Barium enema is a special x-ray of the large intestine, which includes the colon and rectum.
Lower gastrointestinal series; Lower GI series; Colorectal cancer - lower GI series; Colorectal cancer - barium enema; Crohn disease - lower GI series; Crohn disease - barium enema; Intestinal blockage - lower GI series; Intestinal blockage - barium enema
How the Test is Performed
This test may be done in a doctor's office or hospital radiology department. It is done after your colon is completely empty and clean. Your doctor will give you instructions for cleansing your colon.
During the test:
How to Prepare for the Test
Your bowels need to be completely empty for the exam. If they are not empty, the test may miss a problem in your large intestine.
You will be given instructions for cleansing your bowel using an enema or laxatives. This is also called bowel preparation. Follow the instructions exactly.
For 1 to 3 days before the test, you need to be on a clear liquid diet. Examples of clear liquids are:
How the Test will Feel
When barium enters your colon, you may feel like you need to have a bowel movement. You may also have:
Taking long, deep breaths may help you relax during the procedure.
It is normal for the stools to be white for a few days after this test. Drink extra fluids for 2 to 4 days. Ask your doctor about a laxative if you develop hard stools.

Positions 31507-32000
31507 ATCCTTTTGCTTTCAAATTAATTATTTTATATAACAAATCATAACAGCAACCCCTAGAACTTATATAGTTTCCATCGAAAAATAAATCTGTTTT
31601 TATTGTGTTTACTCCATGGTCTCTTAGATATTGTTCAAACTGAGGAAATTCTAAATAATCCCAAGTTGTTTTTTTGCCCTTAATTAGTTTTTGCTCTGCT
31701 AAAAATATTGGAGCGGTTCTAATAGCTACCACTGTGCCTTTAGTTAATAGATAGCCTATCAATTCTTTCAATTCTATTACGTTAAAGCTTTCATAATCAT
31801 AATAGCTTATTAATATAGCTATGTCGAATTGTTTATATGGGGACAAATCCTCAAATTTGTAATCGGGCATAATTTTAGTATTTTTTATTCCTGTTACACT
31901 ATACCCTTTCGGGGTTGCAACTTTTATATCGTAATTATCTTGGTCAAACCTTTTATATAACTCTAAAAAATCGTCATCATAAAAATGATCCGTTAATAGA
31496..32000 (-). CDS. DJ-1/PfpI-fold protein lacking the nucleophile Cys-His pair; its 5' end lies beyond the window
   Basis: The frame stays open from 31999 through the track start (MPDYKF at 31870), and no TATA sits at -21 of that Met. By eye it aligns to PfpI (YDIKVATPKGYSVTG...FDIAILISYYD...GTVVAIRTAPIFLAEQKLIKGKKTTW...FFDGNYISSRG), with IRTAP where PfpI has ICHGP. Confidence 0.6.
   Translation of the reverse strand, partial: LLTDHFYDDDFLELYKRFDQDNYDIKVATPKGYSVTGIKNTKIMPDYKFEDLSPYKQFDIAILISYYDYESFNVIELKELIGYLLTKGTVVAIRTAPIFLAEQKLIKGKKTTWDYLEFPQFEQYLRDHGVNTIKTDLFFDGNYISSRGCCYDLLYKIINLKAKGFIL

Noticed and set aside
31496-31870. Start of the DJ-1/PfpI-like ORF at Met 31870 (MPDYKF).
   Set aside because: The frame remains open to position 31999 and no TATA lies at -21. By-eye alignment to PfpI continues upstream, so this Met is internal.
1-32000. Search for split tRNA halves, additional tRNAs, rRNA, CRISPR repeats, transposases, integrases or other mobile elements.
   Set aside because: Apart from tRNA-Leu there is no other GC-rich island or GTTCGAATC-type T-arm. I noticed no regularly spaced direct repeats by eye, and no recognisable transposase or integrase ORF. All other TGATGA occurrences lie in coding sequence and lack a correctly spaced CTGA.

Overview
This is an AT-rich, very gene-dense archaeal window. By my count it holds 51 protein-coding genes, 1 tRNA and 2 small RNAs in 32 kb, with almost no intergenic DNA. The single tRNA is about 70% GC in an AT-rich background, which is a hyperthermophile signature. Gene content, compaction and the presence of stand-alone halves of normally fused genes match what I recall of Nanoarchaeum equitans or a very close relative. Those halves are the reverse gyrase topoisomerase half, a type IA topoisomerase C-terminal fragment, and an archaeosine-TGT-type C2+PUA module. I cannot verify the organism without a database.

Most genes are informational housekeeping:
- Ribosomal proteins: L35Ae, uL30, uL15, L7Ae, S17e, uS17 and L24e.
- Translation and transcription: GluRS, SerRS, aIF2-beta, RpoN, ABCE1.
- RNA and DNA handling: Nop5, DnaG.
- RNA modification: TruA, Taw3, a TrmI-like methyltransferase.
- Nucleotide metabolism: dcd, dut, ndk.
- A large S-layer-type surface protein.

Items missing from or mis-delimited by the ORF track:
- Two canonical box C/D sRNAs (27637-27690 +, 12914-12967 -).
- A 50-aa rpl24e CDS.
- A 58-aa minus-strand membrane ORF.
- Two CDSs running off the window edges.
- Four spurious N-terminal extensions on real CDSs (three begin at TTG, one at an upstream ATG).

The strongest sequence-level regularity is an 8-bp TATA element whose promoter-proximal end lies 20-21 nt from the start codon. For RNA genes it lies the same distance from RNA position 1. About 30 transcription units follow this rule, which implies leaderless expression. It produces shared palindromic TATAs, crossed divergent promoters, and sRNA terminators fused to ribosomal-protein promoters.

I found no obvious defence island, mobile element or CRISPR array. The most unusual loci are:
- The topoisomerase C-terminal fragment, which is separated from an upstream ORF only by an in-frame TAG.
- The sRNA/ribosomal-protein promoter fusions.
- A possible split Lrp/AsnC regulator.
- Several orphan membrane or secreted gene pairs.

Why the Test is Performed
Barium enema is used to:
The barium enema test is used much less often than in the past. Colonoscopy is done more often now.
Barium should fill the colon evenly, showing normal bowel shape and position and no blockages.
What Abnormal Results Mean
Abnormal test results may be a sign of:
There is low radiation exposure. X-rays are monitored so that the smallest amount of radiation is used. Pregnant women and children are more sensitive to x-ray risks.
A rare, but serious, risk is a hole made in the colon (perforated colon) when the enema tube is inserted.
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Review Date: 7/11/2017
Reviewed By: Michael M. Phillips, MD, Clinical Professor of Medicine, The George Washington University School of Medicine, Washington, DC. Internal review and update on 11/06/2018 by David Zieve, MD, MHA, Medical Director, Brenda Conaway, Editorial Director, and the A.D.A.M. Editorial team.
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